Animal Rescue: Finding pet-friendly lodging during an evacuation requires thinking ahead _lowres

Photo provided by Animal Rescue New Orleans—Timmy came to the shelter as a small kitten in January. He is good-natured and plays well with his shelter friends. His pearly white coat with grey markings is as soft as silk. Cat adoption (one year or older) is $85 and includes shots, rabies, spay/ neuter, dewormer, and chip.

It’s never too early to make your hurricane evacuation plan. Last week, we talked about planning for an evacuation with pets and making sure you have proper transportation to get you, your family and your pets out of harm’s way. Now we can look at finding pet-friendly lodging.

It cannot be emphasized enough that early evacuation is key. When you are leaving with children and pets, it is best to leave early before conditions become severe, giving yourself plenty of time to reach your destination. If you wait for a mandatory evacuation and require the assistance of emergency personnel, there is no guarantee that your pets will be assisted as well.

Never assume you will be allowed to bring your pet to an emergency shelter. You should have a plan in place ahead of time that will include your pets. Ask family and friends outside of your area if they can shelter you and/or your pets, if needed.

Make sure your pet is wearing a collar with up-to-date identification. Your cellphone number should be on your pets’ tags, along with an alternate phone number. Having your pet microchipped with a chip that is registered and up-to-date will increase your chances of being reunited in the event you become separated.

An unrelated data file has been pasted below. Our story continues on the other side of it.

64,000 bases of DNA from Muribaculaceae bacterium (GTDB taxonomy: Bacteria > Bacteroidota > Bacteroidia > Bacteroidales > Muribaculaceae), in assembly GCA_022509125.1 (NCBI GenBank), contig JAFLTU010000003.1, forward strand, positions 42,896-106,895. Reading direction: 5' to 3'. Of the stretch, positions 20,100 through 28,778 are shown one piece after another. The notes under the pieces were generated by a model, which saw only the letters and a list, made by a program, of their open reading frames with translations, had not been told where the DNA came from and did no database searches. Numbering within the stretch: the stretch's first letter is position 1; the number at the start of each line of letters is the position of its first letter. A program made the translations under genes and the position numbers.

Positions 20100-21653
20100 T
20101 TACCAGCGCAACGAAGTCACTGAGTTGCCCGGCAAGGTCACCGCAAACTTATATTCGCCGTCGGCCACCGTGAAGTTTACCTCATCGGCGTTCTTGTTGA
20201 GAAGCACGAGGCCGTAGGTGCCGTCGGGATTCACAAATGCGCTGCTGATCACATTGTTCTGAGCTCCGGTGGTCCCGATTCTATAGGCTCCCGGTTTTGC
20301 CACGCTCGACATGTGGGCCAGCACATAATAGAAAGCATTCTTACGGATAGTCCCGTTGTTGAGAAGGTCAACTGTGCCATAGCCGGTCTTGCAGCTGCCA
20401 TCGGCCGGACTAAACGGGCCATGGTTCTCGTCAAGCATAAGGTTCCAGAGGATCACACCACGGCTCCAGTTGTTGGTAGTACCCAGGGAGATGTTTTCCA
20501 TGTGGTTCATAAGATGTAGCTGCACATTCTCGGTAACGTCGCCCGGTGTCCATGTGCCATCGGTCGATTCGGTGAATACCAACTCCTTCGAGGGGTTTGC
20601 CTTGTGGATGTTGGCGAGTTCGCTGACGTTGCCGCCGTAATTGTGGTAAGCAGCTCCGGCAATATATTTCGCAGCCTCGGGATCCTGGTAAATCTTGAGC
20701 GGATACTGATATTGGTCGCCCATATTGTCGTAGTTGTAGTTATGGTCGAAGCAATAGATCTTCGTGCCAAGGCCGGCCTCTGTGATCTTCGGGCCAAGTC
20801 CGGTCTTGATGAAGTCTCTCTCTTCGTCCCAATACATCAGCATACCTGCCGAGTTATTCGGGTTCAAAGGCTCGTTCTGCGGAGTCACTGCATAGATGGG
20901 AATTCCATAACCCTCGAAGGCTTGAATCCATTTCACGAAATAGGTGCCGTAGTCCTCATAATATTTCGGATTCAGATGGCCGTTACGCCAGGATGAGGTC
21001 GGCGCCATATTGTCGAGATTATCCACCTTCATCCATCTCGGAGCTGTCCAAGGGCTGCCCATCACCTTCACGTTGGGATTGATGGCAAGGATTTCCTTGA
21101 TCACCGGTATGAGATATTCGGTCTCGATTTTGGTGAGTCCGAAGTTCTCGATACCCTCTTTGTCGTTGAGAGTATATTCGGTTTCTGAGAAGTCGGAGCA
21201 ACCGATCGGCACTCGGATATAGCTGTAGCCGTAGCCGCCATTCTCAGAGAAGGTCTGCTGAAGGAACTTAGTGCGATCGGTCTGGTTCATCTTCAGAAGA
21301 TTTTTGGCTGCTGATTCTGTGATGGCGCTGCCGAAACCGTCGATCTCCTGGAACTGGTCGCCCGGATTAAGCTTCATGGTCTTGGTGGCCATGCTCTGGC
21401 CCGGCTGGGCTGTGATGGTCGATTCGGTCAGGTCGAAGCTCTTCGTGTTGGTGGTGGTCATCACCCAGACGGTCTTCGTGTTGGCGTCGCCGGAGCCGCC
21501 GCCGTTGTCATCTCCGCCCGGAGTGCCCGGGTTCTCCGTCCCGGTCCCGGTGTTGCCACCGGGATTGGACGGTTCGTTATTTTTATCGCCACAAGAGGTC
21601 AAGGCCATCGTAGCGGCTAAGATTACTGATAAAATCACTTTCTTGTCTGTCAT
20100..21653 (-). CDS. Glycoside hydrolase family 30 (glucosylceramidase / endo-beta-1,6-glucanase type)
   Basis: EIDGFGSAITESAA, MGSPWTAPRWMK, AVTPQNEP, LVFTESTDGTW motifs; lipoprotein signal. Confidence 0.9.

Contact hotels to see what their pet policies are, including any restrictions on the number of pets, size and species. Ask whether any of their pet restrictions would be waived in the event of an emergency. Some hotels that do not normally allow pets will make an exception in the event of an emergency. However, never assume an exception will be made once you arrive. Call ahead so there are no surprises. A couple of good online resources for pet-friendly lodging include bringfido.com and petswelcome.com.

Your pets will be unsure of what is going on, and you will want to make them as comfortable as possible. Bring their food, treats, food bowls, medications, bedding and toys, as well as collars and leashes. You also will want to have your pets’ updated rabies tags and paperwork, should you have to board them at any point during your evacuation.

Evacuating for a hurricane is a stressful time for everyone, including your pets. Having a proper plan in place that includes transportation and a safe destination that will accept all of your family members will help to make an evacuation a little easier on everyone.

Events

ARNO FUNDRAISER: A fundraiser for Animal Rescue New Orleans will be held from 5 p.m. to 8 p.m. Friday at The Blue Jean Bar, 5414 Magazine St. There will be a gift certificate raffle and guests will meet ARNO dogs available for adoption. When guests mention ARNO, 10 percent of their tabs will be donated to ARNO.

YAPPY HOUR: The LA/SPCA will be the beneficiary of a Yappy Hour from 2 p.m. to 8 p.m. Sunday on the patio at Felipe’s Mid-City, 411-1 N. Carrollton Ave. Participants and their leashed pets will relax outside, and Felipe’s will donate a portion of the proceeds to the Louisiana SPCA. Call (504) 288-8226 or visit felipesneworleans.com for information.

LOST OR FOUND PETS: In Orleans Parish, you can send a photo, description of your pet, date lost/found and your contact information to lostandfound@la-spca.org. In Jefferson Parish, send to molsen@jeffparish.net and bbourgeois@jeffparish.net, and in St. Bernard Parish, send to cluna@sbpg.net.

Traci D. Howerton is social media editor of Animal Rescue New Orleans, a nonprofit, volunteer-based, no-kill shelter. Contact ARNO at arno. advocate@gmail.com, call (504) 571-1900 or visit www. animalrescueneworleans.org.